Avid stitchers are always on the lookout for their next sewing project but their creativity can sometime be stifled by budget, as buying sewing patterns can be expensive.
One way of keeping the cost down for smart and frugal stitchers is to print out their sewing patterns at home.
Printing out your sewing patterns in PDF format is very often going to prove cheaper than pre-printed commercial or independent patterns.
There are several plus points about printing out your PDF sewing patterns at home, apart from just the cost savings. You can choose to reprint the pattern in a different size if that is what you want to do and you can enjoy greater flexibility in how you use the patterns.
Printing your pattern
The first thing to do before you get started on printing your pattern is to make sure that your printer is primed and ready to go.
You can get replacement and spare ink cartridges online at very reasonable prices for suppliers like StinkyInk.com and others. This will give you the peace of mind to know that you are good to go whenever you want to get started on your sewing pattern.
It is fair to see that the minor drawback to printing your own PDF sewing pattern is that you may have to do a bit of preparatory work before you can begin cutting your fabric, but this is not that troublesome if you are a regular seamstress and not really an issue when you consider the cost savings.
Open your chosen sewing pattern file via a PDF reader like Adobe Reader or a similar product.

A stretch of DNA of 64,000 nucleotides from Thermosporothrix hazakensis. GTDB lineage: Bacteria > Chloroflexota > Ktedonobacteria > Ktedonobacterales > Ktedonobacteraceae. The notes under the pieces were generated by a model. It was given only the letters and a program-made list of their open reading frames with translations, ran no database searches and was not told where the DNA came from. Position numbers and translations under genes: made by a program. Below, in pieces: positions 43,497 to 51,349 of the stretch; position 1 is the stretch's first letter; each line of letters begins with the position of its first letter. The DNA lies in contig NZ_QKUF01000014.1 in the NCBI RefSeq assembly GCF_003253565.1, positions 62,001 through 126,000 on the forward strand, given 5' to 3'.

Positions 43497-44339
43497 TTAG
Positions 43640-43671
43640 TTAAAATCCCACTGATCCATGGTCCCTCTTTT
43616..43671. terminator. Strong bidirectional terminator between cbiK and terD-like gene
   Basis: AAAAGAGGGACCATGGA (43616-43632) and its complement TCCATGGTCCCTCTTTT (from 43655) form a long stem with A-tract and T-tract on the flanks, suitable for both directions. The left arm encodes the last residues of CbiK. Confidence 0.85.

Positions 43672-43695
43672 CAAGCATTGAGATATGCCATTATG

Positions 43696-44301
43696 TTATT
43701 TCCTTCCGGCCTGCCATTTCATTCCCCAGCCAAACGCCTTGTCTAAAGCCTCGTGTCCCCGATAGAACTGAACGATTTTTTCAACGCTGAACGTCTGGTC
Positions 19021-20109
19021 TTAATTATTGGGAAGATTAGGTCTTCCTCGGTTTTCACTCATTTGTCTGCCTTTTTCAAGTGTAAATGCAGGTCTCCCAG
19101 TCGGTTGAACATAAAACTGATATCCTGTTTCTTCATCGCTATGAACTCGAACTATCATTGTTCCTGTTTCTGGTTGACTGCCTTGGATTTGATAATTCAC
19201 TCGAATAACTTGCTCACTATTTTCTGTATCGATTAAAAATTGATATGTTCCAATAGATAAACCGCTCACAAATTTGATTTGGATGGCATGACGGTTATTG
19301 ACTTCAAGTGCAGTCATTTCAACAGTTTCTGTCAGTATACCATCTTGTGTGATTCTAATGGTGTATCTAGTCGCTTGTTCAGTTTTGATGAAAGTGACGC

A good tip here is to go to the print settings box and check to ensure that the file is set to print at actual size rather than scale to fit.
This will make a fundamental difference and if you don’t check this before clicking to print, you could easily end up with a pattern that doesn’t fit. You should find that the vast majority of PDF patterns are generally formatted to print on standard-sized paper (8.5” x 11”), so you should not have to worry about using any special paper, which will keep the cost down.
Your next step in the process before you arrange to print the whole pattern, is to locate the page of the pattern that contains a test square.
You will find that the location of this test square will vary according to the pattern designer. Once located, print this page only to check that the pattern is going to print out at the correct size and to save wasting paper by reprinting the whole pattern.
Putting the pattern together
Having ensured the settings are correct and you are happy with everything, you should now have a complete pattern in front of you after printing has finished.
Make sure that you have enough space on your table or on the floor if you prefer, so that you match up all the pages using the pre-printed markings. Some of the pages may need to be trimmed before securing in place with some tape.
You are now ready to cut out the pattern and set to work, having saved some money by printing your pattern at home.
John Sollars started his company in 2002 and has watched the printing industry evolve over time. With a passion for writing and for helping people, he likes to share what he has learned over the years. Look for his illuminating posts on many websites and blogs.